My experience with pet and wild birds has convinced me that this is a mistake. I have observed a number of species engaging in behavior that, if not truly “play”, is certainly very close – little green herons “hunting” leaves, fledgling cardinals pulling at flowers and dropping them to the ground, etc. And anyone who saw the National Geographic Magazine photo of a wild raven sliding down a snow bank on its back cannot but conclude that it was truly “playing”. Most of these activities help birds in developing skills that they will need for survival (although I cannot yet explain the sow bank photo in that light!). In captivity, they also provide valuable mental and physical stimulation.
Finches of all types are particularly quick to use toys, even those designed with other birds in mind. They notice anything new in their cage, and are soon pecking, flying and perching on or about the novel item. They take quickly to ladders, toys that house hidden treats, nests constructed of grasses (which they usually try to shred in short order) and love to peck at bells.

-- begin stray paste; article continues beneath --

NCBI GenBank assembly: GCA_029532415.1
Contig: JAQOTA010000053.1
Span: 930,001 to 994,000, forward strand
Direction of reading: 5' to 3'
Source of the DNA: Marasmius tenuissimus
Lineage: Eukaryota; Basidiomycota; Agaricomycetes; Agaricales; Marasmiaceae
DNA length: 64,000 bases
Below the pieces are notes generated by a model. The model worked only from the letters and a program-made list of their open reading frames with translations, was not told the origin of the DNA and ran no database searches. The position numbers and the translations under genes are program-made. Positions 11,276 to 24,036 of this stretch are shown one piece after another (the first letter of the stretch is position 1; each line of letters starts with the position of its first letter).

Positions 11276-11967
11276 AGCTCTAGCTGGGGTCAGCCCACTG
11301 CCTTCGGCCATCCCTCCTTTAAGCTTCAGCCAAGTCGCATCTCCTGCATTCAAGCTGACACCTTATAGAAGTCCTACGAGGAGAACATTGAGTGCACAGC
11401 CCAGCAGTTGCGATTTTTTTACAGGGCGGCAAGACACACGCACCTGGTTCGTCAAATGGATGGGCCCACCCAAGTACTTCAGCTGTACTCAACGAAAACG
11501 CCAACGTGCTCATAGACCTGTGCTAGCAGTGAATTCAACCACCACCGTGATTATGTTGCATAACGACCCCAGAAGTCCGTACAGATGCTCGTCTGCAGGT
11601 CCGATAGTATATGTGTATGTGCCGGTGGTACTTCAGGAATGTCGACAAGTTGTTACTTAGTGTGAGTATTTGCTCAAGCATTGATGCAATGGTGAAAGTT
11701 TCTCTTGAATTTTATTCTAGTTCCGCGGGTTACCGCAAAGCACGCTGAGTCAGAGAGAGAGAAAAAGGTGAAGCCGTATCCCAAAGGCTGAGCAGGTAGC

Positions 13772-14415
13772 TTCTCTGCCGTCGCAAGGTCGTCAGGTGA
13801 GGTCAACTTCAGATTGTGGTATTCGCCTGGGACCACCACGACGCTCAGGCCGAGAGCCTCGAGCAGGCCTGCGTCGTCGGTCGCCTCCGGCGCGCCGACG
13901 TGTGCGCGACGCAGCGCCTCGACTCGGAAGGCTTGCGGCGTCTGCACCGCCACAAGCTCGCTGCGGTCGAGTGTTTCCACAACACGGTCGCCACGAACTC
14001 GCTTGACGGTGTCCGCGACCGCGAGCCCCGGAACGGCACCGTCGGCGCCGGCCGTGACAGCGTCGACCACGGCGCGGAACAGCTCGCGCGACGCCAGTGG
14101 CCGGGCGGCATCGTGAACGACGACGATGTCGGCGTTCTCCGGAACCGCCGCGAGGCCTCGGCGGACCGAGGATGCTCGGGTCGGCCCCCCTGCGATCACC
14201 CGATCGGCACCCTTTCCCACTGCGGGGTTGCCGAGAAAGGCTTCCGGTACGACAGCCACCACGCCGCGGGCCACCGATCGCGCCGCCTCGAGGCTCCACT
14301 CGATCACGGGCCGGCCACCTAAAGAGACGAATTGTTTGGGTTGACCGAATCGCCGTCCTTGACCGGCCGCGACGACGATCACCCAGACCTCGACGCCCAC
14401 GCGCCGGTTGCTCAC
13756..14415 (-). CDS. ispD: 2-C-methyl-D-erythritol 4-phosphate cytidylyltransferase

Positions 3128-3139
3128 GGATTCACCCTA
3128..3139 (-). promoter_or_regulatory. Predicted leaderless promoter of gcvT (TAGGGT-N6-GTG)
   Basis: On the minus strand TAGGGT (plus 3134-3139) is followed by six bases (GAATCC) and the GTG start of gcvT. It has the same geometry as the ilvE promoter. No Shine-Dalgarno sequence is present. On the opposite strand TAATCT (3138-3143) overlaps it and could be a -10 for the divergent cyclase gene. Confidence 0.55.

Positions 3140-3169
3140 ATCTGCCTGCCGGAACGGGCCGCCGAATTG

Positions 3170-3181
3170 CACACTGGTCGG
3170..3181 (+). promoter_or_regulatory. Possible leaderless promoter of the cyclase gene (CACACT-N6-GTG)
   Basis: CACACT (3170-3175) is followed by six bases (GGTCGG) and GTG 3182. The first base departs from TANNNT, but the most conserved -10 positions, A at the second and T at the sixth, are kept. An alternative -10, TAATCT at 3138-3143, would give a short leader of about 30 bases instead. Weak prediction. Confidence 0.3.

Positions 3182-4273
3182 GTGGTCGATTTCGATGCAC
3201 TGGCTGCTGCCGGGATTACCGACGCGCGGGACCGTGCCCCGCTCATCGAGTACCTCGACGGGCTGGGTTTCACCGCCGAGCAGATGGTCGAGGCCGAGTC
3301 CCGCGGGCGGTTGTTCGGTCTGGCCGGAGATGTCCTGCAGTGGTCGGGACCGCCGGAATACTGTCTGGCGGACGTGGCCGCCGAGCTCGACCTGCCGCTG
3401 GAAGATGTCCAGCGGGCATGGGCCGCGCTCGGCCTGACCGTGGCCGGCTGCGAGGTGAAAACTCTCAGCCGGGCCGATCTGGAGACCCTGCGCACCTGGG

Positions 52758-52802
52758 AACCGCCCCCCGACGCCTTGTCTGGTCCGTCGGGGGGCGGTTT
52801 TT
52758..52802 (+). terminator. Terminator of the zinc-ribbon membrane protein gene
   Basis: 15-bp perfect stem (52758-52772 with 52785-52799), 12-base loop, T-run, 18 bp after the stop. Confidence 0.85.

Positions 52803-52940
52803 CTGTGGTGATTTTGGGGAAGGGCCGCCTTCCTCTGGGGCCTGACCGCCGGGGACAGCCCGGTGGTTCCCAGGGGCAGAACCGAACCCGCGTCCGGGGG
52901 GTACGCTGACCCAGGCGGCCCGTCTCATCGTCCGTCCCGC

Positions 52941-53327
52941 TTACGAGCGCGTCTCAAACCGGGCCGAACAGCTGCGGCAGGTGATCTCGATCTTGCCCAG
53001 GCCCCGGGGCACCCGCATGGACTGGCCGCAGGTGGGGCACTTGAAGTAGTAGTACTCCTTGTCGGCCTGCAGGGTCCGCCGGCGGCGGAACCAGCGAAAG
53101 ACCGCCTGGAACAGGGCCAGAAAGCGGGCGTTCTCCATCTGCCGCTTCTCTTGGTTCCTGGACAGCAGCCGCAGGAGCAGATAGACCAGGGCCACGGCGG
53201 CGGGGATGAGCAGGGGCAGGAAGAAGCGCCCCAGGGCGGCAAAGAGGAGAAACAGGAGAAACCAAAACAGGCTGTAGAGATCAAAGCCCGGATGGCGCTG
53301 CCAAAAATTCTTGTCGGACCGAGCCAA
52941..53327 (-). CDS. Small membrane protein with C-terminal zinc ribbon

Many parrot toys are quite suitable for finches and will be well used, even if not in the manner intended by the manufacturer. When purchasing toys made for larger birds, please be sure to check that your finches cannot injure themselves by becoming lodge themselves within any holes or openings. There are many options available – a few suggestions follow:
Heart Ring of Rings